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I would like to set up a home network with two routers in order to expand my coverage and also have an additional number of ethernet ports. For simplicity, I will refer to two routers as Router A and Router B.

I would like to connect Router A to the cable modem, and then connect Router B to Router A using an ethernet cable. Router A is a Linksys E2000. Router B is a D-Link DIR-615 C1. Both Routers run DD-WRT.

I'm wondering how to go about this? Will it be tricky? My naive thought would be to simply hook a cable up between one of the ethernet ports on Router A, and the Internet port on Router B.

Update: Followed the answers and disabled DHCP on Router B. I can now connect to the internet through a wired connection that runs through Router B. If anyone has time, I have some quick follow-up questions:

1) Does Router A assign an IP address to Router B? Is there a benefit of making this static?

2) Is there a way to use Router B as a Range Extender for my Wireless Network?

3) When I connect to Router B through a wired connection, how can I access it's settings page (when I type in 192.168.1.1 it automatically goes to the settings page of Router A)

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4 Answers

up vote 5 down vote accepted

If you connect two routers, don't connect either of them using the Internet port, because those are meant for WAN/modem connections only. Just connect them through the regular LAN ports.

I just quickly made this diagram, your setup should look something like this.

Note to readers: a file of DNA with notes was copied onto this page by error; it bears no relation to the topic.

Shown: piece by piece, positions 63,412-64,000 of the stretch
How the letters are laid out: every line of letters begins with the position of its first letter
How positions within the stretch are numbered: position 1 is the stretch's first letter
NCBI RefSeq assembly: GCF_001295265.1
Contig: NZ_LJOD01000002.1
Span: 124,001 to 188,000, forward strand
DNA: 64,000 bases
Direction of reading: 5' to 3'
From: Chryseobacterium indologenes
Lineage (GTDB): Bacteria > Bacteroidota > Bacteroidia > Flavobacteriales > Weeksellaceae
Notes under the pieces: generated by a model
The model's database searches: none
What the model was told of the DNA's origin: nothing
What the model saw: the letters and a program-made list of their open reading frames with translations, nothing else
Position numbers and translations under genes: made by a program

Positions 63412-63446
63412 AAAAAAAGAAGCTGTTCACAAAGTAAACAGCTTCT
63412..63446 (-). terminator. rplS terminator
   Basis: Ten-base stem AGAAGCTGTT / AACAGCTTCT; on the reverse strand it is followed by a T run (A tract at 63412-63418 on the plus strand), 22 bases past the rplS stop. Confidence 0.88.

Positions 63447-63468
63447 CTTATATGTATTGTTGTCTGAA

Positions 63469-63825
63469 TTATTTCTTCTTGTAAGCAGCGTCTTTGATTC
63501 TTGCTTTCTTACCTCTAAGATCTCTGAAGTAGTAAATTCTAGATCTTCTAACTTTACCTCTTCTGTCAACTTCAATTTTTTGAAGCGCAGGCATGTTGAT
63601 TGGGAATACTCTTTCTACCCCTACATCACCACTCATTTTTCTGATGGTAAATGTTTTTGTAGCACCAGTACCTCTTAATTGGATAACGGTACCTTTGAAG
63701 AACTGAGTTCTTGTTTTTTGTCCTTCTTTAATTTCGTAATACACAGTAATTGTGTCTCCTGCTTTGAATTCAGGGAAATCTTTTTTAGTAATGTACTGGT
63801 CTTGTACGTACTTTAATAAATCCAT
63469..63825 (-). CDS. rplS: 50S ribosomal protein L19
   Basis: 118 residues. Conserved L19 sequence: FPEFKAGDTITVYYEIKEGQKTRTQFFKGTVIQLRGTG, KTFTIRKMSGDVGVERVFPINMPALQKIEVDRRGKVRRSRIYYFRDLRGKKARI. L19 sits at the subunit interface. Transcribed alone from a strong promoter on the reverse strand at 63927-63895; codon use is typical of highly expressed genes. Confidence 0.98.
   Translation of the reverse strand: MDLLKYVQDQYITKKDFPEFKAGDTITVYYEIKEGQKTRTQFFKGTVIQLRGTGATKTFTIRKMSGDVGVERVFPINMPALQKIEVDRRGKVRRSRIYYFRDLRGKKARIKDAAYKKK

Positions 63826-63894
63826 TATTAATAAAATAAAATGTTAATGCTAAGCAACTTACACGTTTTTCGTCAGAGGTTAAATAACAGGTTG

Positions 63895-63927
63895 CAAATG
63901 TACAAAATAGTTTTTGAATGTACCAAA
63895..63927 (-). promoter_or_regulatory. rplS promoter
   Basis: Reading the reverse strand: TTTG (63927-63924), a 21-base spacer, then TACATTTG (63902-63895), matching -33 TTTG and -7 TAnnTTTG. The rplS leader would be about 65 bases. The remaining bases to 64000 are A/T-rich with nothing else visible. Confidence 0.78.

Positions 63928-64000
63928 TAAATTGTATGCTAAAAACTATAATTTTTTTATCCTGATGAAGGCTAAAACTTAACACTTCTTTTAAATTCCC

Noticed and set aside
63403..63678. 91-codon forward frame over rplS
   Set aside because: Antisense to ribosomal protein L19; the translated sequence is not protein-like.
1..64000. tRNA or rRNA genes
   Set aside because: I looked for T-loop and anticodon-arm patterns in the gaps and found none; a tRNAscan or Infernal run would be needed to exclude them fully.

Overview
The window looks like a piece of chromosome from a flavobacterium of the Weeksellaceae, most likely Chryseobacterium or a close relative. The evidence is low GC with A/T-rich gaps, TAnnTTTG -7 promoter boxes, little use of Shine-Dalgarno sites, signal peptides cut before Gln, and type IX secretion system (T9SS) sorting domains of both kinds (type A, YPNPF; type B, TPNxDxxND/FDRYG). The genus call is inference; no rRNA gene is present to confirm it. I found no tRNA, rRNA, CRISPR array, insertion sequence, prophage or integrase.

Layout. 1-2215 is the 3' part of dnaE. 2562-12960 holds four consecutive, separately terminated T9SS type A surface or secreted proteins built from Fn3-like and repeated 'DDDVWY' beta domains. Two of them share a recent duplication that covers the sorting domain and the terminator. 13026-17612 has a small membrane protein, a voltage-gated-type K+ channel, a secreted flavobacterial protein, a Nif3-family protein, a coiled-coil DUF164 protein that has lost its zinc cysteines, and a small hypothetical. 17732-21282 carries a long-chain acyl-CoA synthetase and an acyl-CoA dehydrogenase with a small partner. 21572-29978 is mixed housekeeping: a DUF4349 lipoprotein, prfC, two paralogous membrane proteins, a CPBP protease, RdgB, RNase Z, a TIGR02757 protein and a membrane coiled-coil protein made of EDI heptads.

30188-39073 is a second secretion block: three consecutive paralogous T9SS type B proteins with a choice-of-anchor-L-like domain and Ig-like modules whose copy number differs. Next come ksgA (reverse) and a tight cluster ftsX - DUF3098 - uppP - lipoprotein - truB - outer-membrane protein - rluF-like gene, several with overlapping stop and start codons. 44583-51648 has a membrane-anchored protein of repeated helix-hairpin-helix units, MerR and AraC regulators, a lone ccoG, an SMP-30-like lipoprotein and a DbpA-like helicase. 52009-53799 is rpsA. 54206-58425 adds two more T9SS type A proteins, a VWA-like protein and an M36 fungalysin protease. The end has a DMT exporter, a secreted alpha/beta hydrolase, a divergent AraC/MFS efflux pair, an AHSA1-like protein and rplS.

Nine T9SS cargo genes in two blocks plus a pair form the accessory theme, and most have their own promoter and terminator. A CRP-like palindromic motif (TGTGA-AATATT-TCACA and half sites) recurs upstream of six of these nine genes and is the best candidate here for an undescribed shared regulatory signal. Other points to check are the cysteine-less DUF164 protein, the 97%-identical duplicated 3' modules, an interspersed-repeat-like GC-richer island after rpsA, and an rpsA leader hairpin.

Note that by default each router will try to assign its own IP address (mostly static) and assign IP addresses to its clients using DHCP (dynamic). In order to get around conflicts here, configure only Router A to use DHCP. Disable DHCP on Router B.

That way, Router B will almost act as a simple switch and access point. It doesn't really need to know about the fact that it has internet access, as it just forwards everything to Router A.

In order to prevent interferences, make the routers transmit their signal on a different channel.


To answer your questions from above:

Does Router A assign an IP address to Router B? Is there a benefit of making this static?

Yes, it will probably do that unless told otherwise. Making both Router's IP addresses static surely helps you in case there are DHCP errors or your DHCP static leases are not working. It's just keeping things static that should be static.

When I connect to Router B through a wired connection, how can I access it's settings page (when I type in 192.168.1.1 it automatically goes to the settings page of Router A)

That's probably because 192.168.1.1 is Router A? You might want the following settings:

  • Router A: Manually set its IP to 192.168.0.1, enable DHCP, beginning at 192.168.0.3
  • Router B: Manually set its IP to 192.168.0.2, disable DHCP
  • Both subnet masks should be 255.255.255.0 – just saying because you were talking about 0.1 and 1.1 addresses which would indicate you're trying to have a bigger subnet. It'd just make things more complicated

That way you'll make sure they don't interfere and you can access them always through the same IP.

Is there a way to use Router B as a Range Extender for my Wireless Network?

Please open a separate question for this issue, as this one's already answered and probably nobody will care to write another answer. In general, you should always try to make separate questions for different issues on Super User and don't add follow-up questions to ones that are already answered.